Cap Comcast Platform



More and more individuals, communities, and organizations are signing on every day to hold Comcast accountable to Philadelphia. Signing on to the CAP! Comcast campaign does not mean you necessarily endorse all the demands below. But CAP! Comcast organizers and allies see the vision below as a starting place for the City and our communities as we work to get a fair franchise in Philadelphia. Freeze our cable, broadband, and phone rates. According to data collected by the New America Foundation, in Los Angeles, the cheapest monthly television, phone and Internet service costs about $80. In Paris, a similar bundle sells for $32, and in Seoul, it goes for $15. On Comcast’s website, the price advertised for a similar bundle is also about $80. In exchange for renewing a franchise, the City should demand that Comcast freeze its cable, broadband, and phone rates, while increasing speed, service, and access to all Philadelphians, for at least five years while the City and community members can evaluate fair rates and services for our city. Support Local Access Channels. The local access channels and programming, which Comcast is obligated to fund as part of its franchise agreement, were a big piece of what communities won last franchise. These are vital community resources that Comcast has fought and underfunded. PhillyCAM, the City’s public access TV station, operates a community access media center that unites people to make and share media for creative expression, democratic values, and civic participation. Comcast should not discriminate against local Access Channels with respect to the functionality and signal quality of those channels as compared to those of the local broadcast digital format channels carried on the cable system. This includes transmission of local access channels in HD and making public access content available On Demand. Expand Affordable Internet Access. Almost 1/3 of Philly residents are offline, primarily the poorest. And the Internet Essentials program hasn’t met the needs of most Philadelphians, being a limited program that’s difficult to sign up for, reaching not enough people who are offline. Comcast should create a publically-overseen fund to provide more free and affordable internet access for poor communities and underfunded schools. That could support students to learn and workers to seek jobs. Pay Your Fair Share. Comcast’s top executive salaries alone could pay off the school district’s three hundred million dollar budget deficit in a few years. The company took in over $64 billion in 2013, and while students suffer, Comcast was just awarded forty million in city and state tax payer dollars to build a second record-setting skyscraper in Center City, Philadelphia. Instead of draining our resources, Comcast should use more of its profits to support services for the people of Philadelphia in need, including paying for the $400+ million deficit in the Philadelphia public school budget. Respect worker’ rights. Comcast paid over $100,000 in lobbying fees to oppose a City Council bill that would have expanded access to paid sick days to hundreds of thousands of us and our neighbors. The ratio for CEO pay to average employee pay at Comcast is 370:1, and few Comcast workers have the benefits and protections afforded by membership in a union. Comcast should state its support for its workers’, and all workers’, rights to form unions, and support efforts to build dignity for workers at its own organization by not combating its workers or its subcontractors’ workers efforts to form unions at their workplaces. Don’t pass on the fee to us. Comcast cable subscribers pay the franchise fee in tiny installments every month as a part of their cable bill. If Comcast agrees to pay its fair share, any extra/supplemental funds should come from their record profits, not from charging already struggling consumers more, or taking resources from important Philly services like public access TV. Increase competition. If Comcast can’t meet our demands, the City should actively solicit other cable providers to partner with to serve our communities. The City is able to solicit other franchises at any time. If Comcast is not willing to engage in a productive dialogue about what Philly needs from its most profitable tenant, we should invite Google Fiber and other competitors to bid to compete with Comcast, or actively promote and pursue community-owned-and-operated telecommunications providers in our city.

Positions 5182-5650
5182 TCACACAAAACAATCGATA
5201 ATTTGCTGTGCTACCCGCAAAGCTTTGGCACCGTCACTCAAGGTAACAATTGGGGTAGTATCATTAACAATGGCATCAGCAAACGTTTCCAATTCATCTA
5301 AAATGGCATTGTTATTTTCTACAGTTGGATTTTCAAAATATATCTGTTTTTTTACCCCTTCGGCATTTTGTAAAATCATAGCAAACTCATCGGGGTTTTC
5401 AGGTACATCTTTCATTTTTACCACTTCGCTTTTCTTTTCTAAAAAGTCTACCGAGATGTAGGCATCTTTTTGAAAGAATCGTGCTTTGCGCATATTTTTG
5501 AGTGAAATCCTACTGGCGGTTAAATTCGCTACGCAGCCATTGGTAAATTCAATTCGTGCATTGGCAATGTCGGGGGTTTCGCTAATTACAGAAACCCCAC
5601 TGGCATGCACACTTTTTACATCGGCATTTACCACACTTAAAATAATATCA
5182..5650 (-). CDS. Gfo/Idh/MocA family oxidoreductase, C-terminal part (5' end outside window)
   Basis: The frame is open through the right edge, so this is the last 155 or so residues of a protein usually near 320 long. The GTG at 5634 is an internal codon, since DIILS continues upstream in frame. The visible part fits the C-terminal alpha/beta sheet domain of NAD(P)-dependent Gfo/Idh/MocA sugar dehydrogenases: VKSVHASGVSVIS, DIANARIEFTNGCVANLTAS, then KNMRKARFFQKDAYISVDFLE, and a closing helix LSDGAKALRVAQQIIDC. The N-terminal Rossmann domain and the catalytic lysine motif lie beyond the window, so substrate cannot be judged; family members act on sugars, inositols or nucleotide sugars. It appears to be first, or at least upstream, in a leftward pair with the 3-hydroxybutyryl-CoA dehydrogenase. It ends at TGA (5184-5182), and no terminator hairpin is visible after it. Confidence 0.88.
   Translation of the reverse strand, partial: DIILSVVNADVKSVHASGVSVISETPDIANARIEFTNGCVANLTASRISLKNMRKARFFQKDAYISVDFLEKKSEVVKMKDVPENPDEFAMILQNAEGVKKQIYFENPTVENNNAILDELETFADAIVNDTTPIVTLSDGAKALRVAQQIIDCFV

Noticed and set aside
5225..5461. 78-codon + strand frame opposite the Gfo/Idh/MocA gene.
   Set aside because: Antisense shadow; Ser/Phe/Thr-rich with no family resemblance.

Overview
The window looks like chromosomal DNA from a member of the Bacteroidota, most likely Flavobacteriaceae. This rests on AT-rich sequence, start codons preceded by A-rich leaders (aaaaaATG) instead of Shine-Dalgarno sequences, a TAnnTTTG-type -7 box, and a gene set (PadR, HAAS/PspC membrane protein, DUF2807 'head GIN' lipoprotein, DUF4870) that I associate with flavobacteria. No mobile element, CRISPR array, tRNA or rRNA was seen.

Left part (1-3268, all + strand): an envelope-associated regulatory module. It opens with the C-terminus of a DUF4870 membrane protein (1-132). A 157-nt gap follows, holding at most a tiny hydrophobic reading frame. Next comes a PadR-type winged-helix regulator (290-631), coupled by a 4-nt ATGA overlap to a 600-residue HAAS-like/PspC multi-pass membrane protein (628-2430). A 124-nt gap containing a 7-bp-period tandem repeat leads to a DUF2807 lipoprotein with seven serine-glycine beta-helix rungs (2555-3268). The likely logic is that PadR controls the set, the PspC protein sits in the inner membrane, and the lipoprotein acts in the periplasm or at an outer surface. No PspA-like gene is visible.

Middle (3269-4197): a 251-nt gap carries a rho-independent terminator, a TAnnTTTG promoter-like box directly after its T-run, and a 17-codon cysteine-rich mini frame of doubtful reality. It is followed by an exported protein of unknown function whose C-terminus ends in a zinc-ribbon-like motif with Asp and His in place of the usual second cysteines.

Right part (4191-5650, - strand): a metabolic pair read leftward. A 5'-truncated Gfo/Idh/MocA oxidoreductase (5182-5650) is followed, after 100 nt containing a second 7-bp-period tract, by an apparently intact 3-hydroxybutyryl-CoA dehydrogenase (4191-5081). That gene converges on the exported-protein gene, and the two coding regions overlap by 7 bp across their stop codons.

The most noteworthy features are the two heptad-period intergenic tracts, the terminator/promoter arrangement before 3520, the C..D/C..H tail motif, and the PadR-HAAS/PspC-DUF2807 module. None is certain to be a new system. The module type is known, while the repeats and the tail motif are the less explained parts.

Why fight for a fair franchise?

Comcast has outsized power in a Philadelphia still suffering under economic crisis.

As a part of their last franchise, our City secured vital resources for public access TV and some resources for the City’s general fund. With this negotiation, we have the chance to ask: what is the responsibility of a massively profitable corporation in a city losing schools, jobs, and homes? This is the first step in a long negotiation process between our City and this hugely important corporate player. Let’s make sure the City knows we’re united for the communications services we all need, and for the resources our communities deserve.

Philly VS Comcast